Gary Stein, by posting his comment on a Facebook page, was well within his rights. He did not accuse President Obama of giving an unlawful order, nor did he suggest that one was pending. He did not address the President with any disrespect, rather he simply repeated the oath he swore in with, saying that if an unlawful order was given his responsibility was to the Constitution and the United States rather than to the President. He did not stand up at a political rally in uniform, demanding that other soldiers disregard the President. He simply sat at his computer in the comfort of his own home - perhaps even in his pajamas - and exercised his First Amendment right to speak his mind.

The reason this is important is that the First Amendment is only superficially about free speech. Sure it SAYS that Congress shall not abridge the citizen's right to free speech, but the meaning is much more subversive. What the First Amendment protects in regards to speech is dissent, and speech that may be judged as offensive. There is no need for the government to protect the individuals's right to freely praise elected officials or to say things that everyone else agrees with, because no one would ever try to restrict that kind of speech. Protection is only necessary when it is the kind of speech that someone might want to stop. The reality is that the First Amendment guarantees Gary Stein's right to suggest that the President is capable of issuing an unlawful order, whether he is serving in the military or not, whether the President likes it or not.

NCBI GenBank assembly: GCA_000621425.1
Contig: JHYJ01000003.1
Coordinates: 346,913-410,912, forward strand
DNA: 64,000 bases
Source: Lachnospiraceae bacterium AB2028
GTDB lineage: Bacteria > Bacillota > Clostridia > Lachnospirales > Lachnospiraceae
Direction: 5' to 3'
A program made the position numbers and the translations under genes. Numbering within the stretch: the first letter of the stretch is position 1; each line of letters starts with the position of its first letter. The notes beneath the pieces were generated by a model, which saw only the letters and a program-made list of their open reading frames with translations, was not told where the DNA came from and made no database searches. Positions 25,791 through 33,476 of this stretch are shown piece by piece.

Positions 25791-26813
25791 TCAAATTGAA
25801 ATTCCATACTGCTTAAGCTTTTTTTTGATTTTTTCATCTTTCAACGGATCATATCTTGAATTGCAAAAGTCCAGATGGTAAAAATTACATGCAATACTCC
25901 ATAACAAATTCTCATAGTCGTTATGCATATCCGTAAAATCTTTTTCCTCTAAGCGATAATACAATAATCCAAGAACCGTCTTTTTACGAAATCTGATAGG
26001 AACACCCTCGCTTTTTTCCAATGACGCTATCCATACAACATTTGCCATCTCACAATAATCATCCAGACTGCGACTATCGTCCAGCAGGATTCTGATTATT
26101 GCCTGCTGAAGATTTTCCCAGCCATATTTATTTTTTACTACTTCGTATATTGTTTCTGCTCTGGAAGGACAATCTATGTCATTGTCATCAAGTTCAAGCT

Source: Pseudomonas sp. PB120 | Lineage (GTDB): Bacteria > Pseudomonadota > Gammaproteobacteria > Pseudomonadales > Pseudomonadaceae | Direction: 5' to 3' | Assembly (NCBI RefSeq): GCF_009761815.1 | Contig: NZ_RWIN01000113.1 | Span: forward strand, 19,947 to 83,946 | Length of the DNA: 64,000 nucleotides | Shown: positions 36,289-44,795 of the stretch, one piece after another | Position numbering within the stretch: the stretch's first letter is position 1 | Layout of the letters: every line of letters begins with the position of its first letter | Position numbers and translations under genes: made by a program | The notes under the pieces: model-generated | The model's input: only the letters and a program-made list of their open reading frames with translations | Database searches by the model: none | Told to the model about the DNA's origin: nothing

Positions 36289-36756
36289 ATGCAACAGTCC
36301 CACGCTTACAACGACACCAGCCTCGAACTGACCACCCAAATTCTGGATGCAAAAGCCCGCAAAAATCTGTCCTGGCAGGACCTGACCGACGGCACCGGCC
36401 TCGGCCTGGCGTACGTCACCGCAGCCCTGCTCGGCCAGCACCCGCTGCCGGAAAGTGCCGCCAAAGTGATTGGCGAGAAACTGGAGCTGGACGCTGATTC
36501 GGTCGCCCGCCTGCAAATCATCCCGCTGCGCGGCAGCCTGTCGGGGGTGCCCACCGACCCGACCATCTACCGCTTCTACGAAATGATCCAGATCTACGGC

But this is bigger than Gary Stein. This is bigger than the Marines. This is a test case to see just how much intrusion into the personal lives of military members the general public will accept.  Four years ago, while stationed at Fort Leonard Wood, MO, I met a soldier who had received an Article 15 (the same administrative punishment that is given to soldiers who receive DUI's) for owning an Obama bobble head. He was told that it was considered "disrespectful to the President." However, in the years leading up to Obama's election, soldiers who openly opposed George W. Bush were given a much wider berth.

The reality is that if the military allows Gary Stein's dismissal over this, they will have opened a door that will be very difficult to close again. Where will it stop? How much free speech is too much for the military to have? Will it be considered "disrespectful" if active duty soldiers donate money to candidates who are running against the incumbent Commander in Chief? What if they have the audacity to vote against a sitting Commander in Chief?

Soldiers are in a unique position, in that they are not permitted to leave their positions over a disagreement with the boss. The soldier who fundamentally disagrees with the President may be asked to take a bullet for him, and he does not have the freedom to turn down the job. The soldier knows that, and he agrees to that when he signs his first contract and takes that first oath. Would you also take away his right to help bring about change in the very administration that asks more of him than of any other citizen?

We should all be fighting for Gary Stein, because if his right to speak freely can be taken, so can the rights of all military members. If the rights of military members can be taken, then so can the rights of all government workers. And after the government workers, the general population.